Music pumped out from large speakers across the road from us, as we sat and waited. Border guards, some with huge moustaches, directed those people who continued to throng along the road below the stands. Several men and the occasional woman, danced on the road with large Indian flags in their hands. The guards stepped in when the right balance between order and crowd excitement in the stands was disturbed.
The stands soon began to fill up. The result of India’s movement towards a free market economy, with its attending burgeoning middle class, was highlighted by the ubiquitous display of newly acquired digital cameras, as friends and family posed for photos, with huge Indian flags their backdrop, swirling onto the heads of spectators nearby. Others chatted amongst themselves. If I was on the Pakistani side I would certainly have by now been flooded with questions along with much pumping of hands, yet there was no acknowledgment of my presence from the Indians around me who are much more used to western tourists than their neighbours. I felt the same way towards this new anonymity as I did to the steaming hot summer that had enveloped me ever since I had left those cooler parts of northern Pakistan; when it was cold I wished it was warm, but when I reached the warmer climes, I wished it was cold again. The assembled spectators soon became restless. A hefty and boisterous man seated in the row in front, who had earlier berated an older married couple next to him to move along and make some room for him and his friend, only to mock them afterwards for doing so, joined in the party atmosphere, shouting his encouragement to its vanguard down by the border gate.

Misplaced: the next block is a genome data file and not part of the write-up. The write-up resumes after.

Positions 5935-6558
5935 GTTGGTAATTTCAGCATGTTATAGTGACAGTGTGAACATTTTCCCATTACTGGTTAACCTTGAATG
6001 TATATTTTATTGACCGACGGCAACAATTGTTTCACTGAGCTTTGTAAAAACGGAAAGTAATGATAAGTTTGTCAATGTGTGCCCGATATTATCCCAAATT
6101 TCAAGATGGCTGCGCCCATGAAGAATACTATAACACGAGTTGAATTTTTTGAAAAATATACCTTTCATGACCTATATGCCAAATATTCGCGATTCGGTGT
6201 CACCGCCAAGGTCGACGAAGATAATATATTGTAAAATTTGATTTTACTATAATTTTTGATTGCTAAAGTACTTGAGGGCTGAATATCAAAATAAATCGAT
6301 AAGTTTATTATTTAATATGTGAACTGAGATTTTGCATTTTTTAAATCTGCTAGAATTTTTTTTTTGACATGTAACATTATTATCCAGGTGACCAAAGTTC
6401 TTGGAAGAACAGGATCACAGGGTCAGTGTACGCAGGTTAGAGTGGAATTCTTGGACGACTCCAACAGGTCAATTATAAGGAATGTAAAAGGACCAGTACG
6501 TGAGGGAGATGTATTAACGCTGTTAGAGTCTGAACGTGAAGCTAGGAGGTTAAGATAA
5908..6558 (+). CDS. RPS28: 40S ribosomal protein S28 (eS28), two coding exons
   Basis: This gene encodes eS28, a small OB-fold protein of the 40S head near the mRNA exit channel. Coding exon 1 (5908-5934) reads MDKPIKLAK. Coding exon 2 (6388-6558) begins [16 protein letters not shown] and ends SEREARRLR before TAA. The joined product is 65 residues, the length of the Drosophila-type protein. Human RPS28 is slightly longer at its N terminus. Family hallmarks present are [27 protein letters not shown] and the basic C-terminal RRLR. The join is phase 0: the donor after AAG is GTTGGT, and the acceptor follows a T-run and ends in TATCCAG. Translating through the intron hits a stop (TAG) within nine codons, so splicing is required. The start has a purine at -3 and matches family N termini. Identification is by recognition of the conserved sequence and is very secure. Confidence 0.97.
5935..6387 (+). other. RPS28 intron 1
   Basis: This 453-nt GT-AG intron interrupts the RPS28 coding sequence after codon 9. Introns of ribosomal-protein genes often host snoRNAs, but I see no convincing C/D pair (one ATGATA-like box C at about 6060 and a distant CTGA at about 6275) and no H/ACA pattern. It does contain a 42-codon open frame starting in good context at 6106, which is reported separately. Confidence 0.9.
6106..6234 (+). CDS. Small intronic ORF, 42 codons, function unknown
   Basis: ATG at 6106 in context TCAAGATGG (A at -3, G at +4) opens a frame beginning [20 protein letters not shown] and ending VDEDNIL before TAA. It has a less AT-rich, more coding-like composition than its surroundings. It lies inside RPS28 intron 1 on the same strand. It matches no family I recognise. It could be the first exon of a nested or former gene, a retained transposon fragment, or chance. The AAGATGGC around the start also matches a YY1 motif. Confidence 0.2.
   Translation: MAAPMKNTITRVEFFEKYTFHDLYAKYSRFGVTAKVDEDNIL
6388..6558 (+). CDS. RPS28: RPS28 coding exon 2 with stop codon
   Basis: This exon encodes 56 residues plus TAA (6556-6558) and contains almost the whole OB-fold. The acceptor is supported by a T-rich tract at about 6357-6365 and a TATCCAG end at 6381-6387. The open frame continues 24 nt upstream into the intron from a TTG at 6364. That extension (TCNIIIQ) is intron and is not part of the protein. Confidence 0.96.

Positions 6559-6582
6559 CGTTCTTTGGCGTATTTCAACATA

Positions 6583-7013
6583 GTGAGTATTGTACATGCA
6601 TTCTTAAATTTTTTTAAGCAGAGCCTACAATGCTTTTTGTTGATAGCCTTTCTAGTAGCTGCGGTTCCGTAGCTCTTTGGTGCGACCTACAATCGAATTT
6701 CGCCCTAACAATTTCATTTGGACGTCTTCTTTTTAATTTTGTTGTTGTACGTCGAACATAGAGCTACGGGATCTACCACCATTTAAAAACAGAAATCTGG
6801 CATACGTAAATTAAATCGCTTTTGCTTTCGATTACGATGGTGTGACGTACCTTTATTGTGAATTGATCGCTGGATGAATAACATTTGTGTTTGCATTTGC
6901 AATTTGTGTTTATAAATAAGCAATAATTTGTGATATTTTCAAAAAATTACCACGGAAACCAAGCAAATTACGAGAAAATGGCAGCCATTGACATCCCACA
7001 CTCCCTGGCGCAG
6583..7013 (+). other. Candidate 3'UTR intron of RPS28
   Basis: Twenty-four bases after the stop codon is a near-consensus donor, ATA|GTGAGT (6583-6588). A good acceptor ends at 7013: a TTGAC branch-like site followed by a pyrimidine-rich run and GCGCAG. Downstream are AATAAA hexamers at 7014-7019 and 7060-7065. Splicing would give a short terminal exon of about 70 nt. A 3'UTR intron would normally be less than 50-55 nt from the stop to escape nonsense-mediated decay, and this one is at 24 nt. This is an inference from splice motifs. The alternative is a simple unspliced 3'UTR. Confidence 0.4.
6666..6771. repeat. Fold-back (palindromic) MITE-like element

As the sun began to set, the guards hurried up the latecomers with a fortunate few being allowed to stand on the other side of the road opposite the VIP stands. Ritualistic cries in Hindi of “Long live Hindustan…Long live Hindustan…Death to Pakistan” continued to echo out intermittently from various spots in the stands. The assembled crowd responded emphatically, more with effervescence than belligerence, which belied the frequent strong feelings of animosity and distrust that many Indians hold towards Pakistan and its people, although it is not as manifest as the rhetoric emanating from their government. I had the feeling that this day the assembled crowd, on balance, was more interested in exultations of being Indian, than an overt release of antagonism.
At last a small group of Indian Border Security Forces lined up on the road. They were strikingly attired in khaki uniforms, complete with black shoes, wide belts, multi-coloured cravats, black turbans with multi coloured striped headbands supporting gold tassels that tickled their left ears, peacock-like red fans rising imperiously from the tops of their heads, with medals attached to their shirts over their left pockets, name badges pinned on the right. After a signal they proceeded to march, with a mixture of pomposity, goosestepping and high kicks that ended in thuds on the ground so forceful that I instinctively did stretching exercises. Their opposite numbers, the Pakistani Rangers (who were similarly attired with the exception of their black hue), expertly mirrored these pouting and provocative manoeuvres, with their air of hostility and condescension towards the other side. A guard revved up the crowd from the front of the stands. After a bout of this synchronised taunting, they made their way to the massive metal grilled gates with much gesticulation and fuss, and flung them open. Opposing officers briefly shook hands and then the flags were slowly lowered in theatrical fashion. The flags were carried away and the officers then returned to shake hands ever so briefly and aggressively, as if each other’s hand was burning hot. The gates were slammed shut.
I had heard that usually, after the ceremony was over, crowds would swarm towards the gate, shouting and waving their fists towards the opposing side, less than demonstrative spectators being whistled at to increase their intensity. That didn’t happen the day I was there, with the spectators clearing the stands, some milling around below, and others wandering back towards the buses and cars, satisfied at the just completed show. While it doesn’t take one long to surmise that the Indian and Pakistani governments have been inefficient at providing bread for their citizens, they sure know how to put on a circus.